Here’s the thing. When we’re all struggling, sometimes it feels like there’s a loss of empathy and compassion. “Well, I’ve got it tough too, so I don’t want to pay attention to the ways in which your struggles are actually even more challenging than mine.”

It feels too painful. We’re all wanting a hand up, and yet we’re all still a step ahead of someone else with even more difficulties.

It’s almost like a hardship game of one-upmanship.

And I confess, I can play it better than most. I get pissed off when people that coparent their children claim to be single parents because they don’t have a clue what it’s like to actually parent 100% of the time with no help and limited financial assistance (child support). I get pissed off too when friends complain about their generally very supportive partners, because I don’t have that. Oh yes. The judgment.

As if I like being able to say it’s really tough for me, because my daughter’s father has only spent 11 days with my daughter in her entire life, and I haven’t yet found a beloved to share my, and my daughter’s life with.

But the thing is, it’s true.

Things are tough for a lot of us, and there’s a lot of shame around sharing, being honest, opening up. We’ve all been raised in this North American dream of pulling ourselves up by our bootstraps and getting ahead and succeeding through sheer force of will.

It doesn’t always happen that way, even when we have class and various kinds of privilege on our side. It feels like we all are somehow forgetting that there are structural issues, gender inequities, legal systems that favour certain kinds of situations and people over others, as if these are issues to be bootstrapped out of as well. When in fact these are issues that require societal and community effort to change deeply set attitudes.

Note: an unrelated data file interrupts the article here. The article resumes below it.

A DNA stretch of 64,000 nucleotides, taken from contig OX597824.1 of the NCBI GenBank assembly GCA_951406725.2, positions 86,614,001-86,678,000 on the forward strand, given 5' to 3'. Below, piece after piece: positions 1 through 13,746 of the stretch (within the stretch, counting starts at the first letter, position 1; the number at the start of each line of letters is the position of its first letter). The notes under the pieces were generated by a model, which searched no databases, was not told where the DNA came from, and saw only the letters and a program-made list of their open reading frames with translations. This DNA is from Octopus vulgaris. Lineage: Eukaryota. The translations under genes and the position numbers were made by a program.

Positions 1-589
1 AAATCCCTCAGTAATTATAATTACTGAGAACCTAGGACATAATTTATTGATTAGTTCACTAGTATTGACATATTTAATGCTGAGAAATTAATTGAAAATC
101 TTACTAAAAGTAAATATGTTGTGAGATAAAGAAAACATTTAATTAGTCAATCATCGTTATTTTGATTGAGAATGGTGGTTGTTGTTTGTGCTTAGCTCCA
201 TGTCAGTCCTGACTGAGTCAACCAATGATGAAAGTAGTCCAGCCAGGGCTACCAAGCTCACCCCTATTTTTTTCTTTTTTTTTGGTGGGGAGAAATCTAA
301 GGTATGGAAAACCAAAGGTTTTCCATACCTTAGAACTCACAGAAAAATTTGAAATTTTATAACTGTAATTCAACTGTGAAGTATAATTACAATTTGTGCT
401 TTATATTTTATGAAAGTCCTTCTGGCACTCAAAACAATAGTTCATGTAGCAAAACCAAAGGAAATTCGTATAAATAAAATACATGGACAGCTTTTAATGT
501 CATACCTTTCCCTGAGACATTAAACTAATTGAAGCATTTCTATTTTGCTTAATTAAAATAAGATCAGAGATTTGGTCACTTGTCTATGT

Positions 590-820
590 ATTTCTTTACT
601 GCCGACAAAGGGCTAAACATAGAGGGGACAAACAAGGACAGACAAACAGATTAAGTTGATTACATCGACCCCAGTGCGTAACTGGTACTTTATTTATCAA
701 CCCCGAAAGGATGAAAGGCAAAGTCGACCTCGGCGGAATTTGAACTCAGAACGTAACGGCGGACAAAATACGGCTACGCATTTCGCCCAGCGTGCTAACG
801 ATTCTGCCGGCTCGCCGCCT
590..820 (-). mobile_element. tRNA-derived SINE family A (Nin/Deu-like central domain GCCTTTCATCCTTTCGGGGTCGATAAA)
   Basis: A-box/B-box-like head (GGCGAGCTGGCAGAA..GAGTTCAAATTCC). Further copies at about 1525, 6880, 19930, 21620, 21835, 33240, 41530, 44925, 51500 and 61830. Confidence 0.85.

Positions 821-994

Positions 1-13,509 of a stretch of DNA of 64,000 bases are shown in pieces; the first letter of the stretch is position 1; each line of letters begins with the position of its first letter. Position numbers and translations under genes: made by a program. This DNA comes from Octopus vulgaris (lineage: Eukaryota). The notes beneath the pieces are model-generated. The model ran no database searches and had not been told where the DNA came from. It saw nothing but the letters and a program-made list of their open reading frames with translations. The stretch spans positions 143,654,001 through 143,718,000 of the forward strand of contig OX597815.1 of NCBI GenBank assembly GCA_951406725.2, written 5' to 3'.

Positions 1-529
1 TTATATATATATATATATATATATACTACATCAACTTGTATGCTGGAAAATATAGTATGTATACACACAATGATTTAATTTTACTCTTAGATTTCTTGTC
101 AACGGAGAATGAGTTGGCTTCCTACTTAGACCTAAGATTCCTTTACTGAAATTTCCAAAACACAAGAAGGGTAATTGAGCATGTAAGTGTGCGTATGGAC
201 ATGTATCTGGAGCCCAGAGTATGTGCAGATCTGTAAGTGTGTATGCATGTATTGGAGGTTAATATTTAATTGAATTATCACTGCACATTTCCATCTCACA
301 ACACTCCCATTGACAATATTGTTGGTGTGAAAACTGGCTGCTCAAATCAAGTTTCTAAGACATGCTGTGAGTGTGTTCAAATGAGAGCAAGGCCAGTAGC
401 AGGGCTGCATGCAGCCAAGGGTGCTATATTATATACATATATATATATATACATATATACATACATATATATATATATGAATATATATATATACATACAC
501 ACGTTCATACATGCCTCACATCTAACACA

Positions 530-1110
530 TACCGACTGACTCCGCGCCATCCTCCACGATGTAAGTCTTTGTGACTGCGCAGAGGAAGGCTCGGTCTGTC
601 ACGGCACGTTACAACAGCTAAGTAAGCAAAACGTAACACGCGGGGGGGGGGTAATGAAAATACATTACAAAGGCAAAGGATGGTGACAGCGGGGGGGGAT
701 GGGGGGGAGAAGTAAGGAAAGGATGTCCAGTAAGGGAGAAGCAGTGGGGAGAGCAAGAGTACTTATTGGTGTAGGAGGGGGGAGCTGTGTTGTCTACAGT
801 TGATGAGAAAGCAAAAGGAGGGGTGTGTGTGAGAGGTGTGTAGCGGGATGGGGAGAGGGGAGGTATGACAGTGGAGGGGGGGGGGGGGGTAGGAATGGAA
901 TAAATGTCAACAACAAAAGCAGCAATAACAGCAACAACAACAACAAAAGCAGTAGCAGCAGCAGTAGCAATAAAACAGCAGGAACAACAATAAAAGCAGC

I find in situations like this it’s easy to start to freeze up, to start to shut down, to shut other people out, to claim hardship as an excuse for coldness, regardless of where we are on the spectrum of challenges.

I’ve been guilty of this. The choice to freeze up and shut down because the reality of feeling my own pain, and feeling the pain of others feels so excruciatingly overwhelming.

Except. Except, except, except, my entire life’s work has come down to this: unfreezing.

My own pain of being so highly sensitive, and coping by shutting down and freezing up and numbing myself only led to chronic fatigue, intense sadness and grief, and such emotional and spiritual pain that I started stepping into my pain, learning how to facilitate other people’s growth through their pain, and it’s become my life’s work.

Helping people feel, helping people reconnect with their bodies, helping people tap into their creative flow. It’s what I do. This requires feeling, noticing and not turning away (even when it feels more comfortable to do so.)

And so, if I return to my birthday. And my new job. I’m working as a carpenter’s apprentice. It’s a man’s world for sure. There are still only 3% women in the construction industry. There is still a lot of prejudice.

I’m fortunate, I’ve found an employer who was apprenticed by a woman, a man who believes in quality, and passion for what you do, who believes in safety, in teaching, a man who also has steady work for at least a year. Hurrah!

But the main reasons I’m choosing to do two jobs right now – this work of helping women get unfrozen, unstuck, and also carpentry – these reasons are nuanced. Not entirely straightforward.

I want a steady paycheck for a while. Absolutely. But, I also want to do this unfreezing work. And there is a synergistic alchemy that happens for me when I combine these two types of work. It’s an alchemy that doesn’t happen when I only devote myself to teaching and one-on-one work, or combine it with in-person hands-on healing work. And it definitely has not happened when I’ve taken on supplemental work that involves administration or office work or retail work.

The truth is this: I don’t think I could do this unfreezing teaching online work without doing carpentry – routines and process and patience have always been challenging for me, and it hasn’t been until I started working in construction that I started learning the building blocks of building (literally) but also figuratively – the building and process and steps it takes to create this kind of work in the world too….